From new research by Jørgen Elklit and Michael Maley published at the Journal of Democracy:
Human-rights declarations and various legal instruments state that elections must be conducted by secret ballot, but are silent about precisely what that means. This paper discusses two situations in long-established democracies—the 2018 Swedish general elections and the 2017 Australian “plebisurvey “ on same-sex marriage—in which recognized principles of electoral secrecy were clearly violated.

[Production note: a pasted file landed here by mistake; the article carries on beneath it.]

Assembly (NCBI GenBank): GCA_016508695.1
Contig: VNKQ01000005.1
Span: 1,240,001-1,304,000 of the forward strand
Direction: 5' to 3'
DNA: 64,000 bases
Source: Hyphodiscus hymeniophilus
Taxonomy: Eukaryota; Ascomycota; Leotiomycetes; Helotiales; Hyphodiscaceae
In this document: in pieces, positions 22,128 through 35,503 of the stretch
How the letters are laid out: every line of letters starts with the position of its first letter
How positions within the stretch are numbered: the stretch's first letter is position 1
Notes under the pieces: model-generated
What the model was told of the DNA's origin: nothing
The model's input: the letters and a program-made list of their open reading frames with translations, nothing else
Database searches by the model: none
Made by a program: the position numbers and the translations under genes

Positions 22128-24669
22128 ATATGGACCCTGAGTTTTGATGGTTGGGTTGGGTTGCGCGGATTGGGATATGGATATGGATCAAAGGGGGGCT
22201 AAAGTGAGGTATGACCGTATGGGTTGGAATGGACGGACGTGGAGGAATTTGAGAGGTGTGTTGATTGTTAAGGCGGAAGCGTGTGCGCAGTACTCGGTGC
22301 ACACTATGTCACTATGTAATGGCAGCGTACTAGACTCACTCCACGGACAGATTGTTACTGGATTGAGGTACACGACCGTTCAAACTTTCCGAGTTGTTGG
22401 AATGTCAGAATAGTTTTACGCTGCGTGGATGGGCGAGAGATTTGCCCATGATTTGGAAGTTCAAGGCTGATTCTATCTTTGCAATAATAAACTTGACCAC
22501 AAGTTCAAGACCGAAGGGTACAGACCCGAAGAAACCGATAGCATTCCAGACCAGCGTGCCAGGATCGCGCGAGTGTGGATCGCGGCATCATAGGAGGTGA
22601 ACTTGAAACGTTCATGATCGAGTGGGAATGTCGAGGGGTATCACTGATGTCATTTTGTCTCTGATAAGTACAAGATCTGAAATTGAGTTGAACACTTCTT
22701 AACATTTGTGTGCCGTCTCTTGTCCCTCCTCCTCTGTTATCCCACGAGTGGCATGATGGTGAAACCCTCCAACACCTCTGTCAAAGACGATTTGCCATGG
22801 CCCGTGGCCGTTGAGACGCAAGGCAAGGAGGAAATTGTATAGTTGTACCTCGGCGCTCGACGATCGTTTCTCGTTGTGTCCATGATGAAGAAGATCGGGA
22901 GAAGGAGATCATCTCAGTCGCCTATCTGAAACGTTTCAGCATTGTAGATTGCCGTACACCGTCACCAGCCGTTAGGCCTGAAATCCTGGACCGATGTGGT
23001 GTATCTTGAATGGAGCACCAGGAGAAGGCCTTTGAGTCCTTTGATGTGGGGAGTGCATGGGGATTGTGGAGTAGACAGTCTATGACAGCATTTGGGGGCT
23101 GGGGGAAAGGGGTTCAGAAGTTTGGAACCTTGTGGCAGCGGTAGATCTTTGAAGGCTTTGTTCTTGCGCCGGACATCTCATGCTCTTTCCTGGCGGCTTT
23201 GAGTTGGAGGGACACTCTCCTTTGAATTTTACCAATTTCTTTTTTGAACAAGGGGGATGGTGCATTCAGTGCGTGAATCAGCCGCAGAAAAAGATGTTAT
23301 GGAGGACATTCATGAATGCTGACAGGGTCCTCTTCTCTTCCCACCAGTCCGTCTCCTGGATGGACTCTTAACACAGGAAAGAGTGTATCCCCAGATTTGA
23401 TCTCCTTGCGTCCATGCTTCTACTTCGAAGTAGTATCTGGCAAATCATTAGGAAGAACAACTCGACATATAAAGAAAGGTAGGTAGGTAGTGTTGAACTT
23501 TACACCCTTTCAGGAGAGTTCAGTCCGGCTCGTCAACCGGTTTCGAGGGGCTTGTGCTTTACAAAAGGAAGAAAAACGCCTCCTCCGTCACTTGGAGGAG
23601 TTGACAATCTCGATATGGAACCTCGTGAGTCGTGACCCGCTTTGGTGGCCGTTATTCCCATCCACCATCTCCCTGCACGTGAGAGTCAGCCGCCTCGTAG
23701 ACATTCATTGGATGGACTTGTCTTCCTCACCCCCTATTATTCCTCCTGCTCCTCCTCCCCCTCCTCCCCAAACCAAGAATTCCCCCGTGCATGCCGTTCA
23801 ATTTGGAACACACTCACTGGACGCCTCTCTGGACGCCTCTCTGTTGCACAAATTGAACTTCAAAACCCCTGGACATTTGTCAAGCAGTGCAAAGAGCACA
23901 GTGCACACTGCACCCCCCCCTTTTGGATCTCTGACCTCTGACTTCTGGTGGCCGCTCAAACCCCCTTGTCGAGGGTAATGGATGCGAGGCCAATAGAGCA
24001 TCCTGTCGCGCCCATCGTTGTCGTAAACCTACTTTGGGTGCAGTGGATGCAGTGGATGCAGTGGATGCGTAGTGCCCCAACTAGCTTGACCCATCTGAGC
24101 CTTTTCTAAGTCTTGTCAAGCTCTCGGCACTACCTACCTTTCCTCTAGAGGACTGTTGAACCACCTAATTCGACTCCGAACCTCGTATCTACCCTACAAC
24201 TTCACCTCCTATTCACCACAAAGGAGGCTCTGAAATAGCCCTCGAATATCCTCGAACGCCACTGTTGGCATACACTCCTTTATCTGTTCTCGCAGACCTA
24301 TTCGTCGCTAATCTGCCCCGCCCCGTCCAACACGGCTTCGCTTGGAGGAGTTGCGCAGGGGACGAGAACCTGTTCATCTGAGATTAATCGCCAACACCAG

It then identifies the main objectives of ballot secrecy (protecting the privacy of personal political beliefs, discouraging coercion, and preventing vote-buying) and the main measures needed to ensure them. Finally, it concludes that “secrecy” cannot be measured on a unidimensional scale.